• Manufacturing: Following April’s dismal report, industrial production increased 1.4% in May. Manufacturing, which had fallen 15.5% the prior month, pushed ahead 3.8% in May. However, total industrial production in May was 15.4% below its pre-pandemic level in February. Compared to May 2019, industrial production is down 15.3%, while manufacturing is off by 16.5% over the same 12-month period. Mining and utilities fell 6.8% and 2.3%, respectively, in May. New orders for durable goods followed April’s 18.1% decline by advancing 15.8% in May. Transportation equipment drove the increase, surging ahead by 80.7% last month. However, excluding transportation, new orders increased 4.0%. For the year, new orders for durable goods have fallen 13.6%. New orders for non-defense capital goods (manufactured assets used by businesses to produce consumer goods) jumped ahead 27.1% in May, also driven primarily by a jump in transportation.
  • Imports and exports:May saw energy prices swing higher, driving import prices up 1.0% after falling 2.6% in April. Imported crude oil prices advanced 31.7% last month after dropping 36.9% in April. Excluding fuel, import prices ticked up 0.1% in May. Since May 2019, import prices have declined 6.0%. The price index for U.S. exports rose 0.5% in May following a 3.3% drop the previous month. The international trade in goods deficit was $74.3 billion in May, up $3.6 billion from April. Exports of goods for May were $90.1 billion, $5.5 billion less than April exports. Imports of goods for May were $164.4 billion, $1.9 billion less than April imports. The latest information on international trade in goods and services, out June 4, is for April and shows that the goods and services trade deficit increased by $7.1 billion, or 16.7%. April exports were $38.9 billion, or 20.5%, less than March exports. April imports were $31.8 billion, or 13.7%, less than March imports. Year to date, the goods and services deficit sits at $168.5 billion, a decrease of $26.0 billion, or 13.4%, from the same period in 2019.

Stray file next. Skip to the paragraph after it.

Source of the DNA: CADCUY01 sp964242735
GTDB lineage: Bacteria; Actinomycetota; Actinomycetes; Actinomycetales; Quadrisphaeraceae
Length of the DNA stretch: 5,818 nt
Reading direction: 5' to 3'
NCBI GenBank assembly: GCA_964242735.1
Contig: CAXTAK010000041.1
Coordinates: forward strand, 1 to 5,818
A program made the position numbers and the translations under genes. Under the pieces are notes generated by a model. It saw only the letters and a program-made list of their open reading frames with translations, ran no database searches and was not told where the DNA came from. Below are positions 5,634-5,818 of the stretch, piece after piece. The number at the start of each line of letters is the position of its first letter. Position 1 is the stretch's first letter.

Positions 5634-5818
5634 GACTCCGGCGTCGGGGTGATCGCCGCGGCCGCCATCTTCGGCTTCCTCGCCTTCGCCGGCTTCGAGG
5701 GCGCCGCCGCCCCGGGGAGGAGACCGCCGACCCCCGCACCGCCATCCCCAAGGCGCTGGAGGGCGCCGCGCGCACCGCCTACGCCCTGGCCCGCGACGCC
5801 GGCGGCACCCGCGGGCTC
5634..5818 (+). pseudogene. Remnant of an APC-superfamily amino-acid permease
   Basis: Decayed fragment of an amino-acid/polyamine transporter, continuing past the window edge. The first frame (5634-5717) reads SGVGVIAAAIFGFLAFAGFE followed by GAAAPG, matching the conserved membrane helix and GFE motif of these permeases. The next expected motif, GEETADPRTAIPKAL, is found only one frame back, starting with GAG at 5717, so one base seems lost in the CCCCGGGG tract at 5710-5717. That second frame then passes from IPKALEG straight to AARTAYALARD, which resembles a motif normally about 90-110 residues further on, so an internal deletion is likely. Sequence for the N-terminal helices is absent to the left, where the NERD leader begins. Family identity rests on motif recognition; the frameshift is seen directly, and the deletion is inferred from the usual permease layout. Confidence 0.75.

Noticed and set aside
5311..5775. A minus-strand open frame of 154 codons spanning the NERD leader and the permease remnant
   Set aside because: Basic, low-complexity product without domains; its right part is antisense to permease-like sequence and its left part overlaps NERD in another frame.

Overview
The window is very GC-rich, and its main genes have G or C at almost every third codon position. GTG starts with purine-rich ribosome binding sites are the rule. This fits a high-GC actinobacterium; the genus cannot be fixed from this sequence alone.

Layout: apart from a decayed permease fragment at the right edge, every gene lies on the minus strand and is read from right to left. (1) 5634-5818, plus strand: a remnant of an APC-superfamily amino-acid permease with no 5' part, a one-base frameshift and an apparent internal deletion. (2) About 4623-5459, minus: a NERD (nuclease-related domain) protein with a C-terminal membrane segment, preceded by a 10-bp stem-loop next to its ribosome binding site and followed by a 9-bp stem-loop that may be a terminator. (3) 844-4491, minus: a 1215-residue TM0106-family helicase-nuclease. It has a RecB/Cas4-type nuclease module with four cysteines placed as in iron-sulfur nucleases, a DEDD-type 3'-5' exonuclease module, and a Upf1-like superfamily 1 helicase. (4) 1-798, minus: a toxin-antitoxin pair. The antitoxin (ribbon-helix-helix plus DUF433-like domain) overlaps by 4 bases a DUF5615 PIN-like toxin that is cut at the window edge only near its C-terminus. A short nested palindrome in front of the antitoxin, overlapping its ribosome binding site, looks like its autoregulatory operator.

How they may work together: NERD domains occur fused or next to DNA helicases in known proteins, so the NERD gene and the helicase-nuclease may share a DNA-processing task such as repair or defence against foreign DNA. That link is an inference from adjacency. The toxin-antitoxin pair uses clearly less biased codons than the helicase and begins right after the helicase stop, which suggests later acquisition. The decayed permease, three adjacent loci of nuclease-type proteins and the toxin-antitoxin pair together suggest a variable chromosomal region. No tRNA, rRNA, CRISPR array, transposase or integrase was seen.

• International markets: Global markets rebounded in Q2 on the heels of fiscal stimulus, easing of restrictions, and interest rates at 0% and below. By the end of March, world stocks had lost about 35.0% from their year-end highs. By the end of June, these same markets are within 10.0% of February’s record highs. A spike in new virus cases could send world markets reeling again. While inflation remains muted in the United States, prices are slowly escalating in Europe, where longer-range forecasts see inflation rising to 1.0% — close to its highest level since early March. In Asia, the Nikkei 225 is up about 2.0% for the month, the Shanghai Composite Index has gained 2.2% for the month, and the Hang Seng Index has climbed nearly 5.0%.
  • Consumer confidence: The Conference Board Consumer Confidence Index® was little changed in May, coming in at 86.6, slightly above April’s 85.7 reading. The Present Situation Index — based on consumers’ assessment of current business and labor market conditions — decreased from 73.0 to 71.1. However, the Expectations Index, which is based on consumers’ short-term outlook for income, business, and labor market conditions, improved from 94.3 in April to 96.9 last month.

The Month Ahead

While the stock market has pushed forward recently, indicators do not suggest the economy itself is on the upswing. As U.S. states ease restrictions and businesses reopen, the economy should begin a slow process of recovery. However, increases in the number of reported virus cases may prompt some states to reimpose restrictions, which could impact economic growth. This will not be an easy or quick fix.